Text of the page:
Lithuanian words that cannot be translated into other languages

As strange as this might sound there are words that can’t be translated into other languages.

  • Knygnešiai – this word mean something like book smugglers, but to you it probably doesn’t make any sense. Why would you have a word for a book smuggler, you may ask. The word comes from the 19th century, when Lithuania was occupied by the Russian empire. The tsar tried to get the Lithuanians away from their root and he forbid printing Lithuanian books in the Latin alphabet. The only way out was to print them in the Cyrillic (Russian) alphabet, but people didn’t want to do that, they wanted to read books in their own language and alphabet. People would print Lithuanian books outside of Lithuania  and then the book smugglers would smuggle them trough the border and give the books to people. The smugglers were on a look out by the officers. They would fine the smugglers or even deport them to Siberia. But the smart book smugglers came up with good ways of transporting the books, for example hiding them in a pile of hay from where people could collect he books, and so the Lithuanian language survived.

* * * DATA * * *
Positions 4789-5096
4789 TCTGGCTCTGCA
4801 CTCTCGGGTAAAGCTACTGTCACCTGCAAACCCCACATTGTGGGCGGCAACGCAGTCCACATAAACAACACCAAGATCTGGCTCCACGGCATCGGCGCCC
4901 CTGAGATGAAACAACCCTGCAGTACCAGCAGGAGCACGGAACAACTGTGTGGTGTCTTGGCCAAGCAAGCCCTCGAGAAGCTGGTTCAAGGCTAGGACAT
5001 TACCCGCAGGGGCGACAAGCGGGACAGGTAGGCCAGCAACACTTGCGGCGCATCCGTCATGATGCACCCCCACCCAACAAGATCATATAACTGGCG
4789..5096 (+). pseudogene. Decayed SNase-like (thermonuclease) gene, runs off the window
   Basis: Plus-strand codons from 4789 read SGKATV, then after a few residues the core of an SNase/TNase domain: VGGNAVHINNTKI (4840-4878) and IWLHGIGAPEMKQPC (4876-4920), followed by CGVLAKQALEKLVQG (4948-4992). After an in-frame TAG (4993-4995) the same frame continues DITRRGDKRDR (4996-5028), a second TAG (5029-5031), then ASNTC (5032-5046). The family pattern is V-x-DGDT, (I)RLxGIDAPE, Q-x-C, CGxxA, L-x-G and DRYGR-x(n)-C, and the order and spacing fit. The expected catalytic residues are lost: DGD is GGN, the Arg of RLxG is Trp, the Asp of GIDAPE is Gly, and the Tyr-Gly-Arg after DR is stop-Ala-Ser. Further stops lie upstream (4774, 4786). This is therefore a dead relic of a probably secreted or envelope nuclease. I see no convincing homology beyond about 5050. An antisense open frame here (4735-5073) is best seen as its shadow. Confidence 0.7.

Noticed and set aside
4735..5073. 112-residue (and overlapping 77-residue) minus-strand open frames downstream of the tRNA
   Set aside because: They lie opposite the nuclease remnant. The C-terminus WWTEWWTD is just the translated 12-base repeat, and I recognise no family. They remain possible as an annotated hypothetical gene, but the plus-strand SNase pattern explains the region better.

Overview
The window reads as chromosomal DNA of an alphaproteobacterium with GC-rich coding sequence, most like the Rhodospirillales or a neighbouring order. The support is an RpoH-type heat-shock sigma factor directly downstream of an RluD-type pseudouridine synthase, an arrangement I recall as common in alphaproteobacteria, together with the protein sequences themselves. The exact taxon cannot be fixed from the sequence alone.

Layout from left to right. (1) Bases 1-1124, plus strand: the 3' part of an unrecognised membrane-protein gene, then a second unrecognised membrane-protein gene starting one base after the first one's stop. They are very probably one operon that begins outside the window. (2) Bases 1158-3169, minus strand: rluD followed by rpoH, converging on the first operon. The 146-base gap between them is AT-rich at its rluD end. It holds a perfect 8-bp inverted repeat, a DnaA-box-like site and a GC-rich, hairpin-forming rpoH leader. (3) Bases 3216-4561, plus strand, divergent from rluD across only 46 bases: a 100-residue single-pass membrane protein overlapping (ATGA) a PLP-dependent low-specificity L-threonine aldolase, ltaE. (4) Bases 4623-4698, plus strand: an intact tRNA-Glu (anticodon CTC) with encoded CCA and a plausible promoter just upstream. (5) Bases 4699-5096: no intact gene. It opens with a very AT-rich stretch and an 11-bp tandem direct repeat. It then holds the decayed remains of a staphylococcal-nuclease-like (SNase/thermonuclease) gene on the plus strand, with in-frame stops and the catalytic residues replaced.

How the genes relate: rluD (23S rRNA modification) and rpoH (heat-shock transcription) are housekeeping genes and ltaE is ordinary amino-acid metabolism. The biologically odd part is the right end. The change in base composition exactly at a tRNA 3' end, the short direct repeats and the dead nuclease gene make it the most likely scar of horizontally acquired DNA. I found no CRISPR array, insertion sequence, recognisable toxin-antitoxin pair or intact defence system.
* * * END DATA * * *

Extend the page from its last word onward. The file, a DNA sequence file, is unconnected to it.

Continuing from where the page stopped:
• Some synonyms – many Lithuanian words have a lot of synonyms. Let’s the word eiti (to go, walk) as an example. This word has a huge amount of synonyms, probably more than 100. But these synonyms would probably all be translated as ‘to walk’, maybe with some extra information. For example, typenti – to walk in small steps; sliūkinti – walk slowly. But to a Lithuanian this word would mean more. It would create an image in their heads. Because of the huge amount of synonyms a picture of the walk can be created just by using the word itself.
  • Food names – this is an obvious one, because most of food names are not translated if there’s nothing like that in the two cultures, they would just get a description in the other language. For example, a traditional Lithuanian dish skilandis would be called either skilandis or pig stomach stuffed with meat and garlic and cold-smoked. Some dish names can be translated, but they would have no real meaning to a non-Lithuanian. For example: Žemaičių blynai – Somagitian (a region of Lithuania) pancakes, but it would be more sensible to call them potato pancakes with meat filling.

These are a few Lithuanian words that can’t be translated into other languages. We would like to learn about your language and words.


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